Robert Holmes

Last updated 09 January 2020

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Robert Holmes (1926-1986)
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Robert Colin Holmes

Born: Friday 2nd April 1926
Died: Saturday 24th May 1986 (age: 60)


Robert Holmes was an English television scriptwriter, who for over twenty-five years contributed to some of the most popular programmes screened in the UK and is considered one of the best writers to have worked on Doctor Who.

In 1944, at the age of eighteen, Holmes joined the army, fighting with the Queen's Own Cameron Highlanders regiment in Burma. He became the youngest commissioned officer in the entire British army during the Second World War. After the end of the war, Holmes returned to England and left the army, deciding to join the police. He trained at Hendon Police College, graduating the top of his year and joining the Metropolitan Police in London, serving at Bow Street Police Station. While serving at a Police officer that Holmes developed an interest in writing as a career. He worked for a time writing and editing short stories for magazines, before receiving his first break in television when he contributed an episode to the famous medical series Emergency Ward 10 (1957).

Holmes found himself working almost exclusively in television drama after 1957. He began contributing episodes regularly to the adventure series Knight Errant before becoming that programme's Story Editor in 1959. He wrote several episodes of another medical drama, Dr. Finlay's Casebook, before in the early 1960s writing for a range of crime-related dramas: Dixon of Dock Green, The Saint, Ghost Squad, Public Eye. Iin 1965 that he first began writing in the science-fiction genre, when he contributed scripts to Undermind, a body-snatching drama fromITV. He also worked in film for the only time, storylining the movie Invasion, which had also been inspired by Nigel Kneale's 1955 Quatermass II serial.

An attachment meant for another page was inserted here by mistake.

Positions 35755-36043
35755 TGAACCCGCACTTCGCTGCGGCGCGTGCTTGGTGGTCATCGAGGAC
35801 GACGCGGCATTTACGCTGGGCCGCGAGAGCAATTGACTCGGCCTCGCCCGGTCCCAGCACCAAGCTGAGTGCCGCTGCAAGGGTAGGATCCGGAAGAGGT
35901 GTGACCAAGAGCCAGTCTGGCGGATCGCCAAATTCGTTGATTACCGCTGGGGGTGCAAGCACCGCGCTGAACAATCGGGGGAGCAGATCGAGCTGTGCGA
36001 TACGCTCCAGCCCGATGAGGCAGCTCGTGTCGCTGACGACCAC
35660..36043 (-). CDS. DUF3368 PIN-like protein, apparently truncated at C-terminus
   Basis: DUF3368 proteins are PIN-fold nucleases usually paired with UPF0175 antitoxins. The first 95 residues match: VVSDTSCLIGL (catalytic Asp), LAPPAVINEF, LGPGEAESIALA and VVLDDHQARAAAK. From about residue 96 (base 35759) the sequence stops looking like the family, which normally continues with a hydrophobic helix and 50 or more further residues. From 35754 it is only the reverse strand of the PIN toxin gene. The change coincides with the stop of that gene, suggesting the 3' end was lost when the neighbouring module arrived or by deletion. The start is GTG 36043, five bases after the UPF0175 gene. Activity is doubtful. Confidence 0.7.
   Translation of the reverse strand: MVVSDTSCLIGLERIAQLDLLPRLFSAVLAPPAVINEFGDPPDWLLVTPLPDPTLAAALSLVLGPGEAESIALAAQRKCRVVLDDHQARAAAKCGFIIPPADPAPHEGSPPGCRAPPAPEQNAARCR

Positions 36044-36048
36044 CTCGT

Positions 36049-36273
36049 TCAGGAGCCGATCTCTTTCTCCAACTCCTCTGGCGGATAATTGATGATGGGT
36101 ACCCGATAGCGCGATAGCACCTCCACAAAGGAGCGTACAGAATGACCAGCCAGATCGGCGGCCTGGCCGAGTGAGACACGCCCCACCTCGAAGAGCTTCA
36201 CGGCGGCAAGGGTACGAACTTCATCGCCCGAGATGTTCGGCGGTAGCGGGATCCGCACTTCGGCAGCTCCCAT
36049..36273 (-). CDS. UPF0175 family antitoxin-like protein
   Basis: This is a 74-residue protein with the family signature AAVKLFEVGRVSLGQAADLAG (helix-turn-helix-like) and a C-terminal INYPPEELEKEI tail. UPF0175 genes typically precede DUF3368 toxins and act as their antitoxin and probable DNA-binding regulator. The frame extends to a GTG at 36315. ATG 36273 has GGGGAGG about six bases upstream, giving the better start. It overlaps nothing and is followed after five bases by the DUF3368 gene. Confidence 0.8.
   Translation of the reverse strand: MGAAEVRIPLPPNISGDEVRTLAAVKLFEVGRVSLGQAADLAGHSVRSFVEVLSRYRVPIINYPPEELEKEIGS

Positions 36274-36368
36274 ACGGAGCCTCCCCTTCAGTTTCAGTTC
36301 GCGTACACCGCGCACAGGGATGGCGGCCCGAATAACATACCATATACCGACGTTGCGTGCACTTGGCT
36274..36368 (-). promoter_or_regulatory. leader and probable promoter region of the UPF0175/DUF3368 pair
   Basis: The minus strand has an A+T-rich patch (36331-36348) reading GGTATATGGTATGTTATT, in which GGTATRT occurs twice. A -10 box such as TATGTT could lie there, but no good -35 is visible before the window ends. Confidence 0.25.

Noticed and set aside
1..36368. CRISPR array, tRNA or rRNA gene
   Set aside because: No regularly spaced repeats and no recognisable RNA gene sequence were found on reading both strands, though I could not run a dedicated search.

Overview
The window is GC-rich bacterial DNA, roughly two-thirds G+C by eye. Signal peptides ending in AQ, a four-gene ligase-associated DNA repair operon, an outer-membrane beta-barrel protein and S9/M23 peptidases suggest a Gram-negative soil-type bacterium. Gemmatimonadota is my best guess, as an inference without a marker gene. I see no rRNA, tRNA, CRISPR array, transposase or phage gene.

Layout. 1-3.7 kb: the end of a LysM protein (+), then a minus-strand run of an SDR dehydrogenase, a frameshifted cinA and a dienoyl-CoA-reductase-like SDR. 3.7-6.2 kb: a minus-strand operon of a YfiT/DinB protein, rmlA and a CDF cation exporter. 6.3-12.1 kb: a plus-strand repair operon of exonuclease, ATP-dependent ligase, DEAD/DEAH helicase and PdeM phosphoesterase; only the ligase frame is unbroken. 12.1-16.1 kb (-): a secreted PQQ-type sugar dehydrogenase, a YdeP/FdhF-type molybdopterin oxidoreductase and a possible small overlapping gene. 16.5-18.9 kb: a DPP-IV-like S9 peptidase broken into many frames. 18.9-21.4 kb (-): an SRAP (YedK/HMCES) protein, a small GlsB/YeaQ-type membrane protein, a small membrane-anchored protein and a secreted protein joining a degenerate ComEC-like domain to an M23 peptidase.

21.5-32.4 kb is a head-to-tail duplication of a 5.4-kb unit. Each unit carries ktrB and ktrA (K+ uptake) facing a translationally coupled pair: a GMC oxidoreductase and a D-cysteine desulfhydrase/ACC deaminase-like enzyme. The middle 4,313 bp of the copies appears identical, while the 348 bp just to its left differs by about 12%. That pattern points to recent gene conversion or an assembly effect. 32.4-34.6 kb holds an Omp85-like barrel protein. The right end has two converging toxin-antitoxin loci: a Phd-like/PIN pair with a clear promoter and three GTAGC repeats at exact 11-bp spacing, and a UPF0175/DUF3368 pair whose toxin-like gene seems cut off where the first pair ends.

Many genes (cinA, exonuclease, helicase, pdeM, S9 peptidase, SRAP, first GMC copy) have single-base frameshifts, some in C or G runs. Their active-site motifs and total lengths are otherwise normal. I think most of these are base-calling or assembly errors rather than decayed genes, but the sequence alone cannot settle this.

During the late sixties and seventies and early eighties Holmes has penned some of the most highly regarded stories for Doctor Who, including writing the story voted by the fans as the best ever, The Caves of Androzani. In 1970 he created the Autons for the introduction story for Jon Pertwee and in 1974 created The Sontarans. He wrote the first story featuring The Master .

Holmes served as as script editor three years, seeing Doctor Who through one of its most successful eras in terms of both viewing figures and critical acclaim. Despite this, a number of stories came under fire for being excessively violent or too frightening in tone by Mary Whitehouse and her National Viewers' and Listeners' Association. A scene from Holmes's story, The Deadly Assassin, caused controversy when the Fourth Doctor's head is held under water as the cliffhanger,

During a break from the series he wrote for the BBC science-fiction show Blake's 7, the police series Juliet Bravo and an adaptation of the science-fiction novel Child of the Vodyoni, which was screened as The Nightmare Man in 1981. He also script-edited detective series Shoestring (TV series).

His final story for Doctor Who was the first four-part segment of Trial of a Time Lord Season. He has began writing the final segment of the season, but died before completion

His last work to be broadcast was an episode of the detective series Bergerac.

  Russell T Davies praised Holmes' talents, saying "Take The Talons of Weng Chiang, for example. Watch episode one. It's the best dialogue ever written. It's up there with Dennis Potter. By a man called Robert Holmes. When the history of television drama comes to be written, Robert Holmes won't be remembered at all because he only wrote genre stuff. And that, I reckon, is a real tragedy." Davies has also mentioned that Holmes' story The Ark in Space is his favourite story from the original series.